Q. The recent death of Jack Kevorkian prompts this question. It seems so right to grant a dying person’s wish to end a life that he or she can no longer tolerate because of severe, debilitating health. Will the Catholic Church ever find acceptable circumstances in which a person may elect to make such a decision? (New Jersey)
A. In June of this year, two weeks after the death of Dr. Kevorkian, the Catholic bishops of the United States issued a policy statement on assisted suicide called "To Live Each Day With Dignity."
In very accurate shorthand, a Pittsburgh newspaper said that the bishops had told America "that killing ill and handicapped people is no way to care for them."
The statement offers a clear answer to the reader’s question and follows the teaching of the Catechism of the Catholic Church, which states that "an act or omission which, of itself or by intention, causes death in order to eliminate suffering constitutes a murder gravely contrary to the dignity of the human person" (No. 2277).
The catechism goes on to say, "It is God who remains the sovereign Master of life. … We are stewards, not owners, of the life God has entrusted to us. It is not ours to dispose of" (No. 2280).
True compassion focuses on eliminating suffering, not eliminating the patient. And so, the church would argue, every effort should be directed to effective pain management.
Some people believe wrongly that the church’s position is that life should be prolonged by every possible means for every possible minute, despite the burden.
That is far from the truth, and the bishops’ June statement makes this clear:
"Respect for life does not demand that we attempt to prolong life by using medical treatments that are ineffective or unduly burdensome. Nor does it mean we should deprive suffering patients of needed pain medications out of a misplaced or exaggerated fear that they might have the side effect of shortening life."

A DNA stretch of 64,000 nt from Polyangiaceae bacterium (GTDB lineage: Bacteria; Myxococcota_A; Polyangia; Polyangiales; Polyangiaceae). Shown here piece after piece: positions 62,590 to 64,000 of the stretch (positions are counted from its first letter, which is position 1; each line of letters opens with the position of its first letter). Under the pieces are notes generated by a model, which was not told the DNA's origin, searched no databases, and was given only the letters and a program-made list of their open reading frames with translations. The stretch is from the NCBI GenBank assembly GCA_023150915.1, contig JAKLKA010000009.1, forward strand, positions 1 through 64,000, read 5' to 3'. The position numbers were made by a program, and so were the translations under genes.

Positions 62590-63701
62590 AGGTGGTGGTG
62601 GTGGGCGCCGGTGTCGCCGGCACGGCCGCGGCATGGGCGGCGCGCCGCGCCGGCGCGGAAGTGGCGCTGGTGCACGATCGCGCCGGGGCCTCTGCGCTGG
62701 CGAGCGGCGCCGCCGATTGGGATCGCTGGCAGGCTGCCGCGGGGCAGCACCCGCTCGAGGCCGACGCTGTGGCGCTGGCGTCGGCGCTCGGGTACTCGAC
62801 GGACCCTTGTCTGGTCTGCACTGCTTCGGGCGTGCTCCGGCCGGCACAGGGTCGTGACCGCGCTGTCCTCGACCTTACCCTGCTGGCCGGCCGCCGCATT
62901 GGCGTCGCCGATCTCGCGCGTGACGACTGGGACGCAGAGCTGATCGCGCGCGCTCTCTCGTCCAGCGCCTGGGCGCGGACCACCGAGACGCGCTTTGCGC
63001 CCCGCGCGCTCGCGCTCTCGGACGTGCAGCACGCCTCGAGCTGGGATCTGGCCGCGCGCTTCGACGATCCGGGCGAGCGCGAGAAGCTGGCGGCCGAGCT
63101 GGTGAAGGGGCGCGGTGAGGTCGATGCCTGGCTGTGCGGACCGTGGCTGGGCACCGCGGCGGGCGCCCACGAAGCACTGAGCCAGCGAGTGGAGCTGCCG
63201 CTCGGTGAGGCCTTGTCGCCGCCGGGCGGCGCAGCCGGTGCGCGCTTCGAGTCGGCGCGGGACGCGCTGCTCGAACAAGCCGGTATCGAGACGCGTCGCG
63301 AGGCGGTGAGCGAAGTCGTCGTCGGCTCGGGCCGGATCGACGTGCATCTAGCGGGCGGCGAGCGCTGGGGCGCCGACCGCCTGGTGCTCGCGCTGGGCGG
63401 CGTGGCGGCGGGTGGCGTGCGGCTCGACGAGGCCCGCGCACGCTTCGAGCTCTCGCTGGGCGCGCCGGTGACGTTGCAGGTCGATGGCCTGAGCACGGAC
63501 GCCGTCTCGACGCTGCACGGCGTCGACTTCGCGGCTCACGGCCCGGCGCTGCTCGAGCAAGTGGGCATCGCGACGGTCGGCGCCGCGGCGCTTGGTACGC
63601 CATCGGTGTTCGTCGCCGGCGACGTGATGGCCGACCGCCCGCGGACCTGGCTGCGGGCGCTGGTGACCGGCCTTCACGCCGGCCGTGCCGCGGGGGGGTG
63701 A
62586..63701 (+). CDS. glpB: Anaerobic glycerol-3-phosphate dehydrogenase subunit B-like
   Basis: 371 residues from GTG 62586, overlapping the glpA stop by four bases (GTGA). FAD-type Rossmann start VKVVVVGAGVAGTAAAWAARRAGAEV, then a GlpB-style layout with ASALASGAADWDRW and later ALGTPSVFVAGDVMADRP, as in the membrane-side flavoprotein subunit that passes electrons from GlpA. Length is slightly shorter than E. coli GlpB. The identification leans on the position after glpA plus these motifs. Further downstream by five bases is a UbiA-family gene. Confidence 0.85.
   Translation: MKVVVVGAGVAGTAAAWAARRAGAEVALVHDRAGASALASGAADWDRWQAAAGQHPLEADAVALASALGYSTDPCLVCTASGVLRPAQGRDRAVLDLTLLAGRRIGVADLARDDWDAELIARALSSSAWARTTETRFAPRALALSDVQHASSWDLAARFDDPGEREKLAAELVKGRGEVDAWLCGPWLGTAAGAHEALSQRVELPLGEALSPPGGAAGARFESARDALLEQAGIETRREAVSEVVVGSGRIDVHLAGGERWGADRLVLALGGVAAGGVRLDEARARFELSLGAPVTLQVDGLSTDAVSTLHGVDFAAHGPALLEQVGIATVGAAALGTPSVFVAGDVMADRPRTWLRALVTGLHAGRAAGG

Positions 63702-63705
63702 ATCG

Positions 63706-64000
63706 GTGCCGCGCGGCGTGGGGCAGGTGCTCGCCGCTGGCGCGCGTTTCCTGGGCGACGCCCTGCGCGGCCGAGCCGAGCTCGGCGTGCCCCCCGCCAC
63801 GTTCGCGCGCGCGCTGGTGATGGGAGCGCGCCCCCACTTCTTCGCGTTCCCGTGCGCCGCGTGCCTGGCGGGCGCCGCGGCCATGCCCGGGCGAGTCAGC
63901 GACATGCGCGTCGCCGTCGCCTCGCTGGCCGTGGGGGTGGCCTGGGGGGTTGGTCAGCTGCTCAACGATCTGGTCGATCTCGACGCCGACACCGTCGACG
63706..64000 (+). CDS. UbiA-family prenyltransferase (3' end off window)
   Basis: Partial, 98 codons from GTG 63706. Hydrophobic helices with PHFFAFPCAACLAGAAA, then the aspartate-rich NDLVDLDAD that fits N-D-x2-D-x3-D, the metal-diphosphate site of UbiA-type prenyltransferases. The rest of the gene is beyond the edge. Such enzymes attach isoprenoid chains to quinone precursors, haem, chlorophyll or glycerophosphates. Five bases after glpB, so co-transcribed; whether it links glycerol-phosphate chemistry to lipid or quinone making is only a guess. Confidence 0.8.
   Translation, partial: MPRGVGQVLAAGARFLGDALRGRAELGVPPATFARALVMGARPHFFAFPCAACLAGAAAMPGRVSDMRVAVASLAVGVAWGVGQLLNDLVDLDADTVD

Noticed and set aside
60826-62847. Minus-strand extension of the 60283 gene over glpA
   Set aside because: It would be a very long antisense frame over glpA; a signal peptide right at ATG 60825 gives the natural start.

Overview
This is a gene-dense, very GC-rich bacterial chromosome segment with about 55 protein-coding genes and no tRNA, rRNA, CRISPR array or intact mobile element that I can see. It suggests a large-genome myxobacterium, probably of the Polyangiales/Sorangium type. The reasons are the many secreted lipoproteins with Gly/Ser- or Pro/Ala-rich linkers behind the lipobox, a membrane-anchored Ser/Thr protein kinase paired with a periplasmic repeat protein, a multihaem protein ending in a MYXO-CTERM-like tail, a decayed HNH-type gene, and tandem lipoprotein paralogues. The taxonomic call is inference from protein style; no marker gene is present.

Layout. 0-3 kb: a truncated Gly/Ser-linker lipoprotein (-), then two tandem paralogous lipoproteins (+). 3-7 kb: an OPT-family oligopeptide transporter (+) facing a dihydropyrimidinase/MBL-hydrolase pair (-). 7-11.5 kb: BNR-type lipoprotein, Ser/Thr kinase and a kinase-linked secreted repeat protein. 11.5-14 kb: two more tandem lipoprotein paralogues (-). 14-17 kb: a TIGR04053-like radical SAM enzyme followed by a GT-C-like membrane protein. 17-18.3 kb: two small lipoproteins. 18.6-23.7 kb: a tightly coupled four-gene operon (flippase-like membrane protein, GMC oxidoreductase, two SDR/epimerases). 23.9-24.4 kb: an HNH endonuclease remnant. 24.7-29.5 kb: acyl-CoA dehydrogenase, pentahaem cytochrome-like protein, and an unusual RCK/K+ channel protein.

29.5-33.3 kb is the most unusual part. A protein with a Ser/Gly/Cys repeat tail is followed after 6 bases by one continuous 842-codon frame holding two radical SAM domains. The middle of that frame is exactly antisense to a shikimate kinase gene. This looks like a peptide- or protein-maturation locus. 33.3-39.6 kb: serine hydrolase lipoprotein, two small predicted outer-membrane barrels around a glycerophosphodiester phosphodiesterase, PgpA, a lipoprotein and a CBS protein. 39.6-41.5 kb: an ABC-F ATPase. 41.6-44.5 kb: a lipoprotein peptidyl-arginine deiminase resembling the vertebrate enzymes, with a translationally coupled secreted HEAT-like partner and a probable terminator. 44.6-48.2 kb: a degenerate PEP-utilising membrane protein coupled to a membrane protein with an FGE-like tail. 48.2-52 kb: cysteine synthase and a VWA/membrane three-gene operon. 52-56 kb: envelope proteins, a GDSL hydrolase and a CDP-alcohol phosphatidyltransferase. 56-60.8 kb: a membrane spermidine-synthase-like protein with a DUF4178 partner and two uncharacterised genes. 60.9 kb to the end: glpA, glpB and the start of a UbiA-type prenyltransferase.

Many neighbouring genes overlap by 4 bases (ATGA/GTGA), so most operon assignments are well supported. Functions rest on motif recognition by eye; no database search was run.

Q. Recently, a friend committed suicide. He struggled with depression for years, and the depression won in the end. He had a beautiful soul and just could not love himself as much as others loved him.
He told me in the past that he did not believe in God, so my question is this: When a person has truly lost (his) way from the Lord and takes his own life, does that person still have a chance at redemption in the afterlife? (Cape May Court House, N.J.)
A. Your question is really two questions: First, can someone who commits suicide ever get to heaven? And second, can an atheist get there, too?
The answer to both questions is yes.
First, let us consider the suicide. Nos. 2280 to 2283 of the Catechism of the Catholic Church set forth the church’s position. To begin, the catechism explains that suicide is gravely contrary to the moral law, since God is the sovereign master of life and we are only stewards, not owners.
But No. 2283 then says explicitly: "We should not despair of the eternal salvation of persons who have taken their own lives. By ways known to him alone, God can provide the opportunity for salutary repentance."
In saying so, the catechism suggests that the church’s approach to suicide ought always to be pastoral.
The church’s Code of Canon Law agrees, no longer specifically citing suicide as an impediment to funeral rites. Canon No. 1184 notes only three cases that do present an impediment: "a notorious apostate, heretic or schismatic; those who requested cremation for motives contrary to the Christian faith; and manifest sinners to whom a church funeral cannot be granted without causing public scandal to the faithful." These restrictions apply only if the deceased showed no sign of repentance before death.
The desire for self-preservation is so strong that, for someone to overcome that instinct by taking his own life may well indicate severe mental or emotional disturbance that mitigated the person’s subjective guilt.
We will never know what turmoil was coursing through the person’s mind for him to be driven to such desperation. The moral judgment is best left to God, which is why the church prays for the salvation of a suicide victim and offers a Christian burial.
You said that your friend did not believe in God, but even that does not rule him out of heaven. The Second Vatican Council’s Dogmatic Constitution on the Church ("Lumen Gentium") says in section No. 16 that people are eligible for salvation who, through no fault of their own, do not know the Gospel of Christ or the church but who try by their lives to do God’s will.
Significantly, that same section goes on to say, "Nor does Divine Providence deny the helps necessary for salvation to those who, without blame on their part, have not yet arrived at an explicit knowledge of God and with his grace strive to live a good life."
You describe your friend as having a "beautiful soul," which I take to mean that he was a person of moral probity who tried to live unselfishly and with compassion. So I would think there’s a good chance that you will meet him in heaven, and I will pray that you do!
Questions may be sent to Father Kenneth Doyle, the new "Question Corner" writer, at firstname.lastname@example.org and 40 Hopewell St., Albany, NY 12208.